Today, the Tribune Company reports in its newspaper, the Chicago Tribune, that has come up with a new plan to expand its stadium in Chicago, Wrigley Field. The plan entails moving walls ten feet outward into current sidewalk space along Sheffield and Waveland Avenues. The plan eliminates unsightly columns that would have punctured these sidewalks, but it manages to do worse: the sidewalks will only be 12 to 16 feet wide after the walls are moved out!

The Tribune Company's spokesperson states that this is no big deal because these streets proper are closed at game time, and can be used by pedestrians who cannot fit on reduced sidewalks.

This ignorant statement demonstrates a total lack of concern for the people who live in the neighborhood and good urban design. Ideally, sidewalks should be at least 30 feet wide to accomodate foot traffic and other uses (children playing). At a location as busy as the area around Wriglet Field, such space is certainly needed even when the stadium is closed. Twelve to 16 feet of space is insufficient at this location, as it is in any location (although I realize most places don't have even that much sidewalk width).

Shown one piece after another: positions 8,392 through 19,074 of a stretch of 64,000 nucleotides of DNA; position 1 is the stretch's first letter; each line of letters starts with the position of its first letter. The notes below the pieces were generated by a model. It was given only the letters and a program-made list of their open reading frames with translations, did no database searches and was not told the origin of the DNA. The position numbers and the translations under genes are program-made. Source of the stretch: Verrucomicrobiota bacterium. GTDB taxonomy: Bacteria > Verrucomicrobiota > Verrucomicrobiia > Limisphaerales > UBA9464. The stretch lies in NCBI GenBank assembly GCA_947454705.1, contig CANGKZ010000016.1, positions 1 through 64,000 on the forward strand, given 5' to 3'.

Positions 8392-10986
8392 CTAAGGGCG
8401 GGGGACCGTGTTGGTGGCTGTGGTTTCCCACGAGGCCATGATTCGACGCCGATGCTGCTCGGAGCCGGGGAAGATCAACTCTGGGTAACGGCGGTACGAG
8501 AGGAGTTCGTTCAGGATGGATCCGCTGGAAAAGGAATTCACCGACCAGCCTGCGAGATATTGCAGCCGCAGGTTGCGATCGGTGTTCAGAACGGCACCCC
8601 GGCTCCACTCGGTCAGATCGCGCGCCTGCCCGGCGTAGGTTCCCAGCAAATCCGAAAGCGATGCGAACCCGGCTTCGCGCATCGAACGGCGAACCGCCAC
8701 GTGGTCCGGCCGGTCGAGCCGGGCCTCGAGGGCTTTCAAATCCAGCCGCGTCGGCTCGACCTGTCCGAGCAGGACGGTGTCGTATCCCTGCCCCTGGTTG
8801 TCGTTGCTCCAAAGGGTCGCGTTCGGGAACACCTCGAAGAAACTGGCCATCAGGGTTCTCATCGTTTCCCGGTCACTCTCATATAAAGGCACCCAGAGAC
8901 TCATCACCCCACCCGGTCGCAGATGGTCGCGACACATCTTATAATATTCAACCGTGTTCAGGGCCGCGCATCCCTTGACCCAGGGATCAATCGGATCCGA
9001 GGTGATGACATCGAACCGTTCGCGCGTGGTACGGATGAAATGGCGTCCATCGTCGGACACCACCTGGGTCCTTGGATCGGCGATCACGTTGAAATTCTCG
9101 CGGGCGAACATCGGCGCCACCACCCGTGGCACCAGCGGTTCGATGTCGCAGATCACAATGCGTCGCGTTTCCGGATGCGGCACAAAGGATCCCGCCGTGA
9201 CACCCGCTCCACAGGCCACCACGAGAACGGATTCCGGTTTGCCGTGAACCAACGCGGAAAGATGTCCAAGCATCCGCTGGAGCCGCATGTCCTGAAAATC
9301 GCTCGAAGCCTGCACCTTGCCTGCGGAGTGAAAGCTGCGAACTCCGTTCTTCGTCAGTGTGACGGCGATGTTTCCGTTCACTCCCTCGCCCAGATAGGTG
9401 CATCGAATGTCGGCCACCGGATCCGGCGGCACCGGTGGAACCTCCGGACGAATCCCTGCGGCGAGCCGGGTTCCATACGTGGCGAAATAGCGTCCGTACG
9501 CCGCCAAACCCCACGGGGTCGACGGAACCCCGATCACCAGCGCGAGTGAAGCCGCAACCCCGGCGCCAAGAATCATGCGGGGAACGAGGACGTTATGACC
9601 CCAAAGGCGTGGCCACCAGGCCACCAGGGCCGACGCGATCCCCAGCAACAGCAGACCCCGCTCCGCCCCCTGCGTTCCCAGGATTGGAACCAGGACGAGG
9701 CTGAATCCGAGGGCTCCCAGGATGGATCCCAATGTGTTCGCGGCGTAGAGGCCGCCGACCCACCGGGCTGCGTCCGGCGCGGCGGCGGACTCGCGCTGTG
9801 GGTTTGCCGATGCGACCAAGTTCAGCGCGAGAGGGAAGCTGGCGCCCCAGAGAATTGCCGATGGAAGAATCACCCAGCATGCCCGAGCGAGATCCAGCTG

Does the Tribune Company want to turn Chicago into Wilmette or Schaumburg?


Friday, November 12, 2004

Good news for Penrose Park and for bicyclists

From today's St. Louis Post-Disptach comes a good story:

Local bicyclists get wheels turning to restore Penrose Park velodrome

The long-abandoned velodrome in Penrose Park will probably reopen next year due to the efforts of dedicated cyclists, bringing more people through one of north city's most revitalized neighborhoods. No credit goes to the self-defeating Parks Department, whose officials still think that there are too many parks in the city for its current population, when in truth there is about enough for today's population and certainly not enough for the St. Louis peak population of 856,000.

Thursday, November 11, 2004

St. Louis Public Schools administrators get even more money

An article in today's St. Louis Post-Dispatch points out: High-paying salaries triple in district.

As the article states: "In fact, St. Louis' top administrators seem to be far above nationwide averages when it comes to pay."